rtos and filing system

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Guys, I've finished writing FAT32 and exFAT filing systems.  The system runs on my RTOS.  I have a few functions for the filing system allowing say a write to a file to spawn another process that take care of the write allowing the process that initiated the write to continue.

 

Do you think it is worth while to proceed in this direction.

 

For example, a task wants to copy a folder, why not initiate the copy and allow the caller to proceed.

 

Anyway, I'm heading out for New Years Eve, hope to read your responses tomorrow when I get home, lol.

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take care of the write allowing the process that initiated the write to continue.

Hopefully there is a locking mechanism, so things are not changing in the midst of the write.

 

When you get back, everything will seem like a blur from yesterday.   Happy New Year!

When in the dark remember-the future looks brighter than ever.   I look forward to being able to predict the future!

Last Edited: Fri. Dec 31, 2021 - 06:04 PM
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At a 'high' level (eg copying a folder) that can be done by having tasks send commands to (slower) worker tasks and synchronising where neccessary.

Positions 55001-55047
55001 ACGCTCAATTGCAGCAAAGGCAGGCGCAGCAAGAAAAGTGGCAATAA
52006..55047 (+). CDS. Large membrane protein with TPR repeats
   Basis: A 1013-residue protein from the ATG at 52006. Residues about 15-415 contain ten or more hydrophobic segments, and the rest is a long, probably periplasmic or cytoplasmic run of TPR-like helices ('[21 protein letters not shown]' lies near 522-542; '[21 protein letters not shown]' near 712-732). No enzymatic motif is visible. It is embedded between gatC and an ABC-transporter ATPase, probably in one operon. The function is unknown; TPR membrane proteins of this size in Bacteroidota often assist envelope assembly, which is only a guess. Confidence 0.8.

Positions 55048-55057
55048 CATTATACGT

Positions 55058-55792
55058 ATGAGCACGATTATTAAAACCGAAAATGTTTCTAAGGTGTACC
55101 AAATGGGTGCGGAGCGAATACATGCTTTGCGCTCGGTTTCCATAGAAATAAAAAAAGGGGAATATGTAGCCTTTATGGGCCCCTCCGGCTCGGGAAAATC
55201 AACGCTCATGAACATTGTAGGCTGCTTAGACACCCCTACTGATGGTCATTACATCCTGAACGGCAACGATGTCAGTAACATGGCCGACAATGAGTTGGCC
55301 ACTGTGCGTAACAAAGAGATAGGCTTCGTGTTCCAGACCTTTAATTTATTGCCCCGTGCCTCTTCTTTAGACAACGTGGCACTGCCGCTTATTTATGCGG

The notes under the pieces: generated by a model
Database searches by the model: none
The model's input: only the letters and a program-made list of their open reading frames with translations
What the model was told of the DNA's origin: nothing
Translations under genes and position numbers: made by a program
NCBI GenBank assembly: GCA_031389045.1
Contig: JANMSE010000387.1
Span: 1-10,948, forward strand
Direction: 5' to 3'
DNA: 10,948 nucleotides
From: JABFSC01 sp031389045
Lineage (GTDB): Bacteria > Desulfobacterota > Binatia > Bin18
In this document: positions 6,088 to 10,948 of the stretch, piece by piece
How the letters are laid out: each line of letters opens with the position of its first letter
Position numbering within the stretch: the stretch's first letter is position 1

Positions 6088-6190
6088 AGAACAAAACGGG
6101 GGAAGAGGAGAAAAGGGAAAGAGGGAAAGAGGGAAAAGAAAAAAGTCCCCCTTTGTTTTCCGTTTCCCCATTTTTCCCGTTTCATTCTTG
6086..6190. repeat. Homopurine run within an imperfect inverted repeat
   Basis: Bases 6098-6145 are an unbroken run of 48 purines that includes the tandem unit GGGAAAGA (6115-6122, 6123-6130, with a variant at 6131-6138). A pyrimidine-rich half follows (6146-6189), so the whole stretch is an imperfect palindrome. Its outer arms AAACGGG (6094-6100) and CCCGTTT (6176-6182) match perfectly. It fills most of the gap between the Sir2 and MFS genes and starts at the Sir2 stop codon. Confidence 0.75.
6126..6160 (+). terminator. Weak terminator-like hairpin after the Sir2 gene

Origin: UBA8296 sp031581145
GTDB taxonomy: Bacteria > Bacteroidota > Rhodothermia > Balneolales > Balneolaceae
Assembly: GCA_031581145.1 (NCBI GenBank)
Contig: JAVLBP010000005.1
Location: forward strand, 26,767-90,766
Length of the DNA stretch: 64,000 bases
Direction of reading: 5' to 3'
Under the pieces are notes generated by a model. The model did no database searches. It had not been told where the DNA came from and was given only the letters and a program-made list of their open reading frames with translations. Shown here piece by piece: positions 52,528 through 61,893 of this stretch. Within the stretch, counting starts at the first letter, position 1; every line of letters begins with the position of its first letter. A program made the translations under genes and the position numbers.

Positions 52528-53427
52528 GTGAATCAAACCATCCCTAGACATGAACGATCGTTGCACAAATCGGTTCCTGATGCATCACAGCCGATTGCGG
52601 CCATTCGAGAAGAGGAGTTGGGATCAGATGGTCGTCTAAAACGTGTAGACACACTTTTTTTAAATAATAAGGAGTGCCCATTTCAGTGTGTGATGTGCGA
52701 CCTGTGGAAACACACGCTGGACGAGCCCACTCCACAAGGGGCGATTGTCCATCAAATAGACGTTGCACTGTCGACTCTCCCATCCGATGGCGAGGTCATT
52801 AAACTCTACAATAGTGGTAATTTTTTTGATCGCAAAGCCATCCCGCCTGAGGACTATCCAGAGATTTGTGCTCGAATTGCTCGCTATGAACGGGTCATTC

At a 'lower' level (eg writing a buffer to a file) I think that the overheads of queueing and synchronisation will not be worth the effort.

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Fianawarrior wrote:
spawn another process that take care of the write allowing the process that initiated the write to continue.

In other words, asynchronous (or 'non-blocking') operation.

 

That's a pretty standard feature of things like windows.

 

Fianawarrior wrote:
my RTOS ... Do you think it is worth while

that, surely, depends on the nature of "your RTOS":

  • If it's supposed to something small, lean, mean, and simple - then probably not;
  • If it's supposed to be a "full-fat" operating system - then it may be expected.

 

How about looking at existing comparable RTOS offerings - do they have the feature? If so, do people use it? If not, are people complaining about the lack of it?

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At the risk of WayneZA coming down hard on me for pointing out the elephant in the room, do y'all REALLY think that this thread belongs to an AVR-class processor?

 

I've brought this up over and over again with this OP.  New topics continue, as answers are given here and not on more appropriate forums that are not as heavily traveled.  I've said before [I can dig it out if you want] on this that apparently anything goes re subject matter?

 

Note how carefully OP avoids saying the obvious, so we must infer.  And WayneZA doesn't like that -- "just because the post is here doesn't mean that it deals in no way with AVRs; quit assuming".

 

You can put lipstick on a pig, but it is still a pig.

I've never met a pig I didn't like, as long as you have some salt and pepper.